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Battle Lines are Being Drawn in Delaware and New Jersey...By Hartley Henderson
For years it has been clear that Jon Kyl, Robert Goodlatte, Spencer Bachus and other Republicans have an issue with online gambling. They have used the argument that online gambling can't be regulated and hence must be banned. While many writers and those in the gambling industry disagreed with the stance, they acknowledged that the politicians' concerns were with internet gambling and not with brick and mortar betting.
Recently, as a result of the recession, Delaware announced that they would be offering sports betting (likely in the way of a lottery) to help boost interest at the casinos and to raise money for the state. New Jersey followed suit, suggesting it would be offering sports wagering also. Delaware stated they had the right to offer sports betting by virtue of a law passed in the early 1990s. The Professional and Amateur Sports Protection Act of 1992 (PASPA) was aimed at defining the legal state of sports betting in the United States and concluded that sports gambling was illegal in all states with the exception of Nevada and Montana which already offered sports wagering, and Oregon and Delaware which were grandfathered in as the result of a sports lottery they once offered. The law also provided a one year window for states which had casinos to get an exemption to the law as well. That exemption was clearly designed for New Jersey, but New Jersey let the one year lapse without indicating it wanted the exemption.
The law really had little effect because no states other than Nevada offered land based sports betting, but that all changed this year. In May, Delaware Governor Jack Markell suggested that Delaware would offer sports betting to bolster its economy during this recession, and to ensure the legality of doing so his government went to the state Supreme Court to get a ruling on whether they could offer sports betting. And furthermore whether or not they were limited to a multi game lottery or if they could allow single game betting. The court ruled that Delaware could indeed offer sports betting and were not limited to the amount of games they had to offer on a ticket.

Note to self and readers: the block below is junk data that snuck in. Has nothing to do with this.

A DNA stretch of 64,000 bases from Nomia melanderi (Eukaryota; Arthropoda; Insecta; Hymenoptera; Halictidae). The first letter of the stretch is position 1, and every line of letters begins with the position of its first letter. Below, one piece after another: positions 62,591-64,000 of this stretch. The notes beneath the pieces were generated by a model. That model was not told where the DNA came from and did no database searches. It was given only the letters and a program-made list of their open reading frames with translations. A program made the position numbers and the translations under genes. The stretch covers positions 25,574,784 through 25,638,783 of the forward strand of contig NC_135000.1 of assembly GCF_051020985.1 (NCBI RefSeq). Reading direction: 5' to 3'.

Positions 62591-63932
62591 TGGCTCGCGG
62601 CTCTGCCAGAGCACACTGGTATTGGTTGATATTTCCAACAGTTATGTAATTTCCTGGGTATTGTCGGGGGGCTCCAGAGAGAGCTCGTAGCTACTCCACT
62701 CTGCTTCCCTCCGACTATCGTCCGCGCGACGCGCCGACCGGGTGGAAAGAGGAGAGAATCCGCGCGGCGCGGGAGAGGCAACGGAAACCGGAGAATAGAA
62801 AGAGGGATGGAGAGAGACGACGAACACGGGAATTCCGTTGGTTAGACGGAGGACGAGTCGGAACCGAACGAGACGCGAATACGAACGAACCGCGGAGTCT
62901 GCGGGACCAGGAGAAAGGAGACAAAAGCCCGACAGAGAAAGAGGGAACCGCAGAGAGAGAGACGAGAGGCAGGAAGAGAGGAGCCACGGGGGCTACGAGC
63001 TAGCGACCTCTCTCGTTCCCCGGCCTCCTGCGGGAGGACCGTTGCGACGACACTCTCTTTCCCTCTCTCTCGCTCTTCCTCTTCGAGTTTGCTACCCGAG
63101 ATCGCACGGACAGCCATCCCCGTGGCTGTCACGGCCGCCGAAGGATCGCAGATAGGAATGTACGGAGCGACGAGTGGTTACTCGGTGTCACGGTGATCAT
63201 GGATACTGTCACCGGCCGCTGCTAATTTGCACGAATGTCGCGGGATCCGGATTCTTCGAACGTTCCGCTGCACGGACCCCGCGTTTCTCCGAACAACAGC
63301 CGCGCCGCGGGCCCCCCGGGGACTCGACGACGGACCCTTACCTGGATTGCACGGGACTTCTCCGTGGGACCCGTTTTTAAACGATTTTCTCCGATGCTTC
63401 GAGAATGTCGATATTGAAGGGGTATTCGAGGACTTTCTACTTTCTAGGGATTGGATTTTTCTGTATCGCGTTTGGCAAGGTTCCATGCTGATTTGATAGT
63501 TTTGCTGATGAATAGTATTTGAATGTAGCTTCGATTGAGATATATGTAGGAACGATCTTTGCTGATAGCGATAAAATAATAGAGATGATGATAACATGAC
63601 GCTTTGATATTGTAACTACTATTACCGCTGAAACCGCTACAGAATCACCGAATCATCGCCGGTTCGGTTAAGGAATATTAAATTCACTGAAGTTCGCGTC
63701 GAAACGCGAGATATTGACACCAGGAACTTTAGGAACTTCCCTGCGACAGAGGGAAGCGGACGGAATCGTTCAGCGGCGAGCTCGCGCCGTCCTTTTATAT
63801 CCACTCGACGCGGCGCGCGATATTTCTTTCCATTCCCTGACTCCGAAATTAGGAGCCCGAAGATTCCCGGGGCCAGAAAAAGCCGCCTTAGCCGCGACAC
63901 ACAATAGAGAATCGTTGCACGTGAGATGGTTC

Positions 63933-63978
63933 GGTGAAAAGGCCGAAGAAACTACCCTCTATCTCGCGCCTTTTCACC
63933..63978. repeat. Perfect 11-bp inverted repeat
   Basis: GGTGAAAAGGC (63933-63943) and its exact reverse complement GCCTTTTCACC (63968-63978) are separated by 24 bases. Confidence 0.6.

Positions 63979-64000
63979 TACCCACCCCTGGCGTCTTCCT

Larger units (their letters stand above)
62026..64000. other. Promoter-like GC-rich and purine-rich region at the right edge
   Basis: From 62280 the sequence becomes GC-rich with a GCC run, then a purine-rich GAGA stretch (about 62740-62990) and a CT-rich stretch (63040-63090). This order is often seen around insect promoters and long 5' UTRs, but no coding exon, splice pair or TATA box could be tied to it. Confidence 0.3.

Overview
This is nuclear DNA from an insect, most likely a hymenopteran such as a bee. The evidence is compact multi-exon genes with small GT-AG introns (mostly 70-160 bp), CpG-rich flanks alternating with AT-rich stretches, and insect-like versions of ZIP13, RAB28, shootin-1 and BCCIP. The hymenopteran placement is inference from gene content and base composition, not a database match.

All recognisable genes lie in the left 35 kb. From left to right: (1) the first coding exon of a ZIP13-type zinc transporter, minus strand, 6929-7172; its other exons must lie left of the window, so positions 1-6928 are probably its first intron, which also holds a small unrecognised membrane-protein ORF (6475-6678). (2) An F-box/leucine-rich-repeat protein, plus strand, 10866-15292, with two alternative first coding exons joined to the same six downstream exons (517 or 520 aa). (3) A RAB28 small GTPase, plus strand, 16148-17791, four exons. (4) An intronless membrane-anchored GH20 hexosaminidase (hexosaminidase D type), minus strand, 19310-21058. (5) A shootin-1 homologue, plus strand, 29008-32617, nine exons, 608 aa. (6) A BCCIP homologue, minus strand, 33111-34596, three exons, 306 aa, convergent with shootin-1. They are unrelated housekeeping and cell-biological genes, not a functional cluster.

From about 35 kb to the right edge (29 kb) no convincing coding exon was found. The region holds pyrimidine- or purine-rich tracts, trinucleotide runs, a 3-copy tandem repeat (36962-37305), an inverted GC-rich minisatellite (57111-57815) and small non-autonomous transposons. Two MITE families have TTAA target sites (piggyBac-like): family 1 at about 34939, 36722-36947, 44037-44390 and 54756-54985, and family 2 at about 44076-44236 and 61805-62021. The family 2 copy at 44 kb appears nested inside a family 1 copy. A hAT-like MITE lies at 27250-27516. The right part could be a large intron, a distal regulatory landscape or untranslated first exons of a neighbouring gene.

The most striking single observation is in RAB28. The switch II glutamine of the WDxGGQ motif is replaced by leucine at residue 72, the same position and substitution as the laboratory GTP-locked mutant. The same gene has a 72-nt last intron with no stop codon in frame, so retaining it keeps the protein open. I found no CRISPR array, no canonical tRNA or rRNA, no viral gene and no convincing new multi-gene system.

While the Delaware issue was developing, New Jersey also stated it was planning to offer sports wagering to help boost its casinos and racetracks. State Senator Raymond Lesniak argued that New Jersey's oversight at not getting an exemption in PASPA in 1992 is irrelevant because the U.S. constitution prevails, and New Jersey believes that PASPA violates 5 amendments to the constitution, including the Commerce Clause. To allow Nevada, Montana, Delaware and Oregon the ability to offer something while denying other states that same opportunity, they argue, is unconstitutional under the commerce clause. But Lesniak was most concerned with the financial impact. "This federal law deprives the State of New Jersey of over $100 million of yearly revenues, as well as depriving our casinos, racetracks and Internet operators of over $500 million in gross income," Lesniak said in a statement to the press. Consequently, New Jersey and iMEGA are suing to have the law overturned. Recently, New Jersey Governor Jon Corzine stated his approval of the lawsuit to overturn the law and indicated he may join in the suit.